Dr. Sam Ewell is an MA Tutor at ForMission College. He is a U.S. national and permanent resident of Brazil, where he lived from 2003-2010 with his wife and three children. Since 2010, the Ewells have resided in Birmingham, where he completed his doctoral research on Christian mission from the perspective of Ivan Illich. Sam’s teaching role in the ForMission MA flows out of his role as a community minister with the Newbigin House based in the Winson Green parish, where he combines community ministry with regenerative urban agriculture to cultivate discipleship, community resilience, and neighbourhood transformation.
Dr. Richard Gunton is a researcher in ecology and nature conservation at the University of Leeds and a participant in a project on philosophical implications of holistic biology. He has undertaken research in forest, savanna and arable ecology in South Africa, Australia and France. He is coordinator of a student-focused initiative called Church Scientific Leeds as well as the Faith-in-Scholarship working group on ecosystem services. www.linkedin.com/in/richardgunton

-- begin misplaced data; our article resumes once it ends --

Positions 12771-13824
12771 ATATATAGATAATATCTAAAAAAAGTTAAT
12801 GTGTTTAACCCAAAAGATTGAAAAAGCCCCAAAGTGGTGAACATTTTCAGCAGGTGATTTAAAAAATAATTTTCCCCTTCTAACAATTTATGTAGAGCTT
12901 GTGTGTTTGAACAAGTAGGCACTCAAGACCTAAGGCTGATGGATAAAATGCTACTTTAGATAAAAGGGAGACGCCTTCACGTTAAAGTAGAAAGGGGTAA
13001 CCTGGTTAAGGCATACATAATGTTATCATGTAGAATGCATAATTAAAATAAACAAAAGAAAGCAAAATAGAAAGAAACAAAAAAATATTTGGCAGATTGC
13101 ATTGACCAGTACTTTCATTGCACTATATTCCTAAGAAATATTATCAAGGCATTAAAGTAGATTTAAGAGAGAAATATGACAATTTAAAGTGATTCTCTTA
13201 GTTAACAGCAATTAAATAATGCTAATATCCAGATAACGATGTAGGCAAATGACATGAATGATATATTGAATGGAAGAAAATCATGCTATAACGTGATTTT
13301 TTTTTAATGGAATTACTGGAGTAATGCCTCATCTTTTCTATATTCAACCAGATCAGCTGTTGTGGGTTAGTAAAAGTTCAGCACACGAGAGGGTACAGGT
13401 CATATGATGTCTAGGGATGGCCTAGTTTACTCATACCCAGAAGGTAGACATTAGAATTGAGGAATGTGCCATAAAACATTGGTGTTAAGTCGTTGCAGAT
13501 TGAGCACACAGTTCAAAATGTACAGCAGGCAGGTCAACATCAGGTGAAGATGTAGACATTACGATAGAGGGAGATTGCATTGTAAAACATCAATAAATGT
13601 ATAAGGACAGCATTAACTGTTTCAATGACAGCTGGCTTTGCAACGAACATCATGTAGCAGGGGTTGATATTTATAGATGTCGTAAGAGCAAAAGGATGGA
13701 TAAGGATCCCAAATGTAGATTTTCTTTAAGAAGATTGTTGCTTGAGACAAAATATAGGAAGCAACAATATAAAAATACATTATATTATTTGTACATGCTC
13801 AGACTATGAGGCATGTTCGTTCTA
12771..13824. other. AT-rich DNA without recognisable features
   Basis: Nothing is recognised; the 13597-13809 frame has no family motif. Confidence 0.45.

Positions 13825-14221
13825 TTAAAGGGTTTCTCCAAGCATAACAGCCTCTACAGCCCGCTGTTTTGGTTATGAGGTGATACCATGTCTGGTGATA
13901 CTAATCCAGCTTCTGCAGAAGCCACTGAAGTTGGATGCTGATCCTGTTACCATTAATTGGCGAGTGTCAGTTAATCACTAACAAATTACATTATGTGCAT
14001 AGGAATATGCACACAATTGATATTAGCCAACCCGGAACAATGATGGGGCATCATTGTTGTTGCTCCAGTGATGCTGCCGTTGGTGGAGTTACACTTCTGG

Dr David Hanson is the Secretary of the Trustees of Thinking Faith Network and formerly General Secretary of the International Association for Reformed Faith and Action. His work as a consultant surgeon included senior lectureship at the University of Leeds.
Dr. Martin Kaonga is the Director of the Cambridge Centre for Environment and its Principal Consultant in environment and sustainable development. He has 32 years of experience working in Africa, Asia-Pacific and America, focusing on biodiversity, biogeochemical cycles, sustainable land use and environmental accounting. He is interested in faith - science issues. Martin previously held senior teaching, consulting and management positions in several organizations including the University of Zambia and the United Nations. www.cc-e.org/our-expertise/